An Introduction to the Theology of Religions: Biblical, Historical and Contemporary Perspectives. By Veli-Matti Kärkkäinen. Downers Grove: InterVarsity, 2003, 372 pp., $29.00 paper.
The reality of religious pluralism raises some perplexing questions for the church: In what sense is Jesus Christ the universal Savior? How are adherents of non-Christian religions to be viewed? What role, if any, do non-Christian religions play in the divine economy of salvation? To what end should Christians enter into dialogue with adherents of other religions? Discussion of these questions takes place within an emerging field of study-the Christian theology of religions. The theology of religions involves the attempt, on the part of Christian theologians, to reflect upon the meaning and significance of non-Christian religious beliefs and practices from the standpoint of Christian revelation. In Are Introduction to the Theology of Religions, Veli-Matti Kärkkäinen, a Finnish theologian who teaches systematic theology at Fuller Seminary, attempts to survey recent developments in this field. His purpose in this work is not to present his own constructive interpretation of religious diversity but rather to offer a neutral overview of current discussion in the theology of religions. To this end the book is divided into four sections.
In part one Kärkkäinen briefly surveys biblical testimony regarding non-Christian religions. According to Kärkkäinen, the Bible offers no clear solution to the question of Christianity's relationship to other religions. Two themes run through the biblical material-exclusivity and universality (not to be confused with "universalism"). With regard to the former, the Bible clearly presents Yahweh as the one true God and universal creator demanding nothing less than unequivocal devotion to him. Other religions are evaluated in light of "Jewish-Christian standards" (p. 50). Alongside this exclusivity, "a universal orientation also forms a strong strand of thought, especially in the beginning chapters of the Bible, as well as in some Old Testament prophetic passages and elsewhere" (p. 50). Although pagan religions are frequently condemned, one sometimes encounters commendable representatives of these religions in Scripture.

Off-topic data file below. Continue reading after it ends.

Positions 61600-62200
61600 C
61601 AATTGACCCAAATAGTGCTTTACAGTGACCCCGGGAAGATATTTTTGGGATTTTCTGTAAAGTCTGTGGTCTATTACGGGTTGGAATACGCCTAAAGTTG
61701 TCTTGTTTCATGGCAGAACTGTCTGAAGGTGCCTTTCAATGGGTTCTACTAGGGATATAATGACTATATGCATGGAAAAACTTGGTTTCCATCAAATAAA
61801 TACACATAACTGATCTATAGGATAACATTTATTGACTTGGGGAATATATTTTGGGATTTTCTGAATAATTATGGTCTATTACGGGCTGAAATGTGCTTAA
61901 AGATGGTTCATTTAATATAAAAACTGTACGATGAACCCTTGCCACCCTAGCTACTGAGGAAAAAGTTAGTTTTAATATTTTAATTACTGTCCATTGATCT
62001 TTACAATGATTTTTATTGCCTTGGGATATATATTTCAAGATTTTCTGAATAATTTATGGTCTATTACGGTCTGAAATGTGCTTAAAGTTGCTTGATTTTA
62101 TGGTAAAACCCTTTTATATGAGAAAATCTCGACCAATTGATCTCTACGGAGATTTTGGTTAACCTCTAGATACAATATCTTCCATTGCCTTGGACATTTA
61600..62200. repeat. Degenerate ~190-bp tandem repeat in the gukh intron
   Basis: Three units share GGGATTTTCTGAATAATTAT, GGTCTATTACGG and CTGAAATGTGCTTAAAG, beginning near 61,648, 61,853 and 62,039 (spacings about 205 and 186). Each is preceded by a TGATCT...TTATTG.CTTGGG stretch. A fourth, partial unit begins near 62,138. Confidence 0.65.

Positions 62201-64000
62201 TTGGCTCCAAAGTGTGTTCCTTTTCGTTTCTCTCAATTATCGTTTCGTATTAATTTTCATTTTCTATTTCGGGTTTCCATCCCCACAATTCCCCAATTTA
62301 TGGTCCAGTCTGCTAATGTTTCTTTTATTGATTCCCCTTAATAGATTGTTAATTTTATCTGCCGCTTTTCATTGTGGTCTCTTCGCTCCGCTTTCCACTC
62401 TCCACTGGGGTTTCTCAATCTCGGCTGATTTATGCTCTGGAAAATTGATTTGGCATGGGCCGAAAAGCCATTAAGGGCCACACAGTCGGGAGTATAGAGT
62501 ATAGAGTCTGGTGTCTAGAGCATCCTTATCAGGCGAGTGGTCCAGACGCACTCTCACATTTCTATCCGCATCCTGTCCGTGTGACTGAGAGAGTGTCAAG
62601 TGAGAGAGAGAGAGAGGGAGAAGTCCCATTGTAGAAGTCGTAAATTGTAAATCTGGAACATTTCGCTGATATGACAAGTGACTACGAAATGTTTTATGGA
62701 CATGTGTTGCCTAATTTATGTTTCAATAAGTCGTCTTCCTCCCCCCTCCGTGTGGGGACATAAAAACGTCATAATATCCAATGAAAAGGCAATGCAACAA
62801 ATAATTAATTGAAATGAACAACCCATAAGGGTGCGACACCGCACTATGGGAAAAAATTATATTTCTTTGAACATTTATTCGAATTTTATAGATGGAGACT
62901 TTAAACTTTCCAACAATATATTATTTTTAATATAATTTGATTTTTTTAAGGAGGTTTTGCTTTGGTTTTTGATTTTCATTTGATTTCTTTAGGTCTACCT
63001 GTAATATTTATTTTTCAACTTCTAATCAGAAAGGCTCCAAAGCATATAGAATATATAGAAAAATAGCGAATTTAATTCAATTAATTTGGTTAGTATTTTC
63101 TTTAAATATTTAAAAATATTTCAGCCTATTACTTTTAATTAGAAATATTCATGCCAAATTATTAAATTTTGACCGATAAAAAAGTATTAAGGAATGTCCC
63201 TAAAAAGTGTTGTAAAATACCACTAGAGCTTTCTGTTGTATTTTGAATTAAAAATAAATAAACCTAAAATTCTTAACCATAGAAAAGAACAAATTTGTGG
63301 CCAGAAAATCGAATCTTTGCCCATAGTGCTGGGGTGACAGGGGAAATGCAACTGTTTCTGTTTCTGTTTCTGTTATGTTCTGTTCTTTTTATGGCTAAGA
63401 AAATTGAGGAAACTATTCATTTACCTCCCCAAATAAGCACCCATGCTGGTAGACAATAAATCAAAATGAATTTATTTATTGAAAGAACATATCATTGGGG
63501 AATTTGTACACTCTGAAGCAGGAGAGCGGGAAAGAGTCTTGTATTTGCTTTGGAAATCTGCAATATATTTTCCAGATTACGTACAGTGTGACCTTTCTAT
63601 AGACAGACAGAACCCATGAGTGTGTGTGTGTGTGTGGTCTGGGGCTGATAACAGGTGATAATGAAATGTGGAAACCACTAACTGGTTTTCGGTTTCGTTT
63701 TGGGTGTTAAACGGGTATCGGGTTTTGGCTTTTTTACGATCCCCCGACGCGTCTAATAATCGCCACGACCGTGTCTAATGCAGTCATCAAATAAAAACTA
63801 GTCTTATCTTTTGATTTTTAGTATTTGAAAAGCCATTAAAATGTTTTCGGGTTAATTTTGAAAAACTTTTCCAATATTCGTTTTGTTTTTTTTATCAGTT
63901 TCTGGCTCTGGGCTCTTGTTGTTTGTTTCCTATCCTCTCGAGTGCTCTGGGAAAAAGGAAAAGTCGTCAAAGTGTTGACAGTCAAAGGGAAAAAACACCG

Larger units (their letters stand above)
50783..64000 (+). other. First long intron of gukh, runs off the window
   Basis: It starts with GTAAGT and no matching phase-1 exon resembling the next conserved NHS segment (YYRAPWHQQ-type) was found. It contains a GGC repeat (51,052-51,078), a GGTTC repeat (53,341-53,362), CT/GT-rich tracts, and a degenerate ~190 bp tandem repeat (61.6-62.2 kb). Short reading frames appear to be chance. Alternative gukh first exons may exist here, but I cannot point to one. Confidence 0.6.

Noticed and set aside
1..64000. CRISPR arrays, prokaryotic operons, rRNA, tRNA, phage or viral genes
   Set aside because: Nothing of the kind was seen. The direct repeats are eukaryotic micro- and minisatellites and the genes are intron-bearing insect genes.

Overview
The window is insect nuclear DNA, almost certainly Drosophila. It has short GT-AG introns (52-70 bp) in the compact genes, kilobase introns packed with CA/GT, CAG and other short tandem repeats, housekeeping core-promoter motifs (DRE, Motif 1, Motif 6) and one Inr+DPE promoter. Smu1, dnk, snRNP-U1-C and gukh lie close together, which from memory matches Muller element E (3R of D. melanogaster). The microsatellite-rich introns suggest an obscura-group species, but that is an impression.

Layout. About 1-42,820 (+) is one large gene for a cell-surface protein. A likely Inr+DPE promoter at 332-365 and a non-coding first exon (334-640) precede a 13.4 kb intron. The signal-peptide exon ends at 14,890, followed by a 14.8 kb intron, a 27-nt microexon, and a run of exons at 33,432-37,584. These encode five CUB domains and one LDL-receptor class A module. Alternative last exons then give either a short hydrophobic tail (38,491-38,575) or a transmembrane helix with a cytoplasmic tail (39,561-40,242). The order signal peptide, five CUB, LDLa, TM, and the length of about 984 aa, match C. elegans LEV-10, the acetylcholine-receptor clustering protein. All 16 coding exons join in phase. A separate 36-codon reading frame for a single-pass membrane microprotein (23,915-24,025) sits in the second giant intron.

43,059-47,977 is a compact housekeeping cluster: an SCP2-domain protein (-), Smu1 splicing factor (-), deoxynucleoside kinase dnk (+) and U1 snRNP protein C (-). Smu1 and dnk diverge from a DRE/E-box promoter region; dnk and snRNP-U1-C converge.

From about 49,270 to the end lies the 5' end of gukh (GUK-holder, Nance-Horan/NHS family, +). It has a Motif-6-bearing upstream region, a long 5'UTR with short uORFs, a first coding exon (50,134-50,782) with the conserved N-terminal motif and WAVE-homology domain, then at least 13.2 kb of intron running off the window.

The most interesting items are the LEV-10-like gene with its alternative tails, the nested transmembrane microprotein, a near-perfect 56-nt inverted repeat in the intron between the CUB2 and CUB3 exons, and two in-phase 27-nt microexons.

In part two Kärkkäinen traces historical developments regarding the relationship of Christianity and other religions. Although the Church fathers categorically rejected polytheism, several of them (including Justin Martyr, Irenaeus, and Clement of Alexandria) exhibited a "limited openness to other religions." Alongside this openness, an exclusivist attitude eventually emerged which limited salvation to those who identified with the visible Church. Although this perspective can be seen in Ignatius, Cyprian, and Ambrose, it came to fullest expression in the theology of Augustine. Augustine's exclusivism quickly became the dominant view and was ratified by subsequent Church councils in the form of the axiom: extra ecdesiam nulla salus. Despite their break with the Catholic Church, Luther and Calvin continued to affirm the Augustinian position. Although exclusivism represented the dominant position within the Church, dissenting voices occasionally arose. On the Catholic side, Pope Gregory VII, Peter Abelard, Ramon Lull, and Nicholas of Cusa expressed openness to salvation outside the Church. On the Protestant side, Ulrich Zwingli, Jacob Arminius, and John Wesley voiced similar openness to those outside the purview of the Christian witness. Kärkkäinen argues that one of the decisive factors with regard to the development of the theology of religions was the Enlightenment. Traditional Christology was questioned and revised, giving rise to classical Liberalism (Schleiermacher, von Harnack, et al.). Ernst Troeltsch, arguably the ideological "father of religious pluralism," emphasized the historical relativity of all religions, and Arnold Toynbee emphasized the oneness of all religions. Christianity was increasingly viewed as one religion among others. …